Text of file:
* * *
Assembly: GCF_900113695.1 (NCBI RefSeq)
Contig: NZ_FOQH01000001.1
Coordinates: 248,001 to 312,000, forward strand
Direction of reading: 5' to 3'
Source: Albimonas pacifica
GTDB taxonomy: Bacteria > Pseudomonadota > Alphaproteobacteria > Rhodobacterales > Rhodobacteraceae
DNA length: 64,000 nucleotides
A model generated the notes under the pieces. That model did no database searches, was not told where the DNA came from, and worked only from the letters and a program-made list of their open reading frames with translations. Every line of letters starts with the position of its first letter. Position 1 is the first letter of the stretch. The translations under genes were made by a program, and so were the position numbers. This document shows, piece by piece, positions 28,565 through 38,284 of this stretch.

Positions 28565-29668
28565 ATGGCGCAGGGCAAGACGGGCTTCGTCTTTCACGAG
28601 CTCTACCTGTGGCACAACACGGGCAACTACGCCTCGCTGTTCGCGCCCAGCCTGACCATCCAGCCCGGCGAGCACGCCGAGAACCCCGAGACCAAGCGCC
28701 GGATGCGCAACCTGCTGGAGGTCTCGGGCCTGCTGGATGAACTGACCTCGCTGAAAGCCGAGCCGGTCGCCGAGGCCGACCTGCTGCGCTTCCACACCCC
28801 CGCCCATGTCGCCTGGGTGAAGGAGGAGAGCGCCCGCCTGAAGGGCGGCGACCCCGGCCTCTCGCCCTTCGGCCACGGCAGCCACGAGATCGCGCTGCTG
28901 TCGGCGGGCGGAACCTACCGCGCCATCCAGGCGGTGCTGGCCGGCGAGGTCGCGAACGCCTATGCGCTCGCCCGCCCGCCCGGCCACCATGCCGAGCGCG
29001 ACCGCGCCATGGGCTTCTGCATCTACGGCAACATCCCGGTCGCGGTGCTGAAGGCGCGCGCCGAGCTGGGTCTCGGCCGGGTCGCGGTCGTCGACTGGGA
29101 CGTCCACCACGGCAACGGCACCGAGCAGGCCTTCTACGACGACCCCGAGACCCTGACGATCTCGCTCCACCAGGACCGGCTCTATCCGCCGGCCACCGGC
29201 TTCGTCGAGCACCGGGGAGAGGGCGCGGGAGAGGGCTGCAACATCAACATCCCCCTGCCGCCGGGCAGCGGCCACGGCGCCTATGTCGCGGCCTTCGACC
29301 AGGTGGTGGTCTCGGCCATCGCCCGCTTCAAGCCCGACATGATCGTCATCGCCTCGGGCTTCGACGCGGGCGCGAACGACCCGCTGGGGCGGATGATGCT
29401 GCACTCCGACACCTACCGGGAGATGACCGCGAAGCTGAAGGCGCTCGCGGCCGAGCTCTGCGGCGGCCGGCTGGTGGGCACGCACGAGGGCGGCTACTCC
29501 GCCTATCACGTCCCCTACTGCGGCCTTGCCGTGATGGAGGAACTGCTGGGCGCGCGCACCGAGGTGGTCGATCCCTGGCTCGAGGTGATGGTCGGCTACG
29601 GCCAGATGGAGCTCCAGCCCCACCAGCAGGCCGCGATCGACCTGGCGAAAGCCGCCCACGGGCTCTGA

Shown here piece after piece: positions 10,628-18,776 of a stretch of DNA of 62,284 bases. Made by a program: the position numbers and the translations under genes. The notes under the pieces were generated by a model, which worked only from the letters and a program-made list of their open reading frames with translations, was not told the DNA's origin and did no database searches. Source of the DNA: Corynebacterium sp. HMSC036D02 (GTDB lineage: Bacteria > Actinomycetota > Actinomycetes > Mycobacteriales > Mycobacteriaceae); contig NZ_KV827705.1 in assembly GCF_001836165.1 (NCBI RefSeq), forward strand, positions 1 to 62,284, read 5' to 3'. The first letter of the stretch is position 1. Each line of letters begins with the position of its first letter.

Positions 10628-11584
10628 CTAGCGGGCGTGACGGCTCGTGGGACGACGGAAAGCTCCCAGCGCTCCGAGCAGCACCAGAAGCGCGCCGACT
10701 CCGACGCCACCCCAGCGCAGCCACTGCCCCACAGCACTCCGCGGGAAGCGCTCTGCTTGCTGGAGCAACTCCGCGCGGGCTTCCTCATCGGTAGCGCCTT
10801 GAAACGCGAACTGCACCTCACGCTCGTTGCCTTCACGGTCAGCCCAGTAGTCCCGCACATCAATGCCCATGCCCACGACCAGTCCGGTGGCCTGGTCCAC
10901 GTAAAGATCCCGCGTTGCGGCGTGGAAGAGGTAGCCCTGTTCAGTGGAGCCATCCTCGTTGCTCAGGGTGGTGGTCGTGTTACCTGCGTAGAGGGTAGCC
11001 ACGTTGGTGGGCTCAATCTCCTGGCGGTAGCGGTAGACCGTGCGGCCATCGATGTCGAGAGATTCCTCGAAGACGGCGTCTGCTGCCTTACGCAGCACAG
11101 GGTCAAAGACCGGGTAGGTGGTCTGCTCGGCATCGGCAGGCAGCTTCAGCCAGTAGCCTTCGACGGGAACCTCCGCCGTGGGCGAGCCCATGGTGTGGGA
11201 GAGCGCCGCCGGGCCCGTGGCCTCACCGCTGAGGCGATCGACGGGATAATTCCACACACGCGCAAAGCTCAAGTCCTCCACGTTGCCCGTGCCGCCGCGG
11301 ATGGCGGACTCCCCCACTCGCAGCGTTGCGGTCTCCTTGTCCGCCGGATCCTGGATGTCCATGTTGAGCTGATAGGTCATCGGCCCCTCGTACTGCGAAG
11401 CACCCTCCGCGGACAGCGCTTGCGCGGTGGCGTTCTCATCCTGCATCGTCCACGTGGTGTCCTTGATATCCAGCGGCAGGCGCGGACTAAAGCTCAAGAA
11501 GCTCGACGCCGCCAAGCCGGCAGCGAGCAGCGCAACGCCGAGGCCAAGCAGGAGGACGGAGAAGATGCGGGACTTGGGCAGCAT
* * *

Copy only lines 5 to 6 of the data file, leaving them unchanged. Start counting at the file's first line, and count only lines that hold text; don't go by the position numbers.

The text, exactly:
Source: Albimonas pacifica
GTDB taxonomy: Bacteria > Pseudomonadota > Alphaproteobacteria > Rhodobacterales > Rhodobacteraceae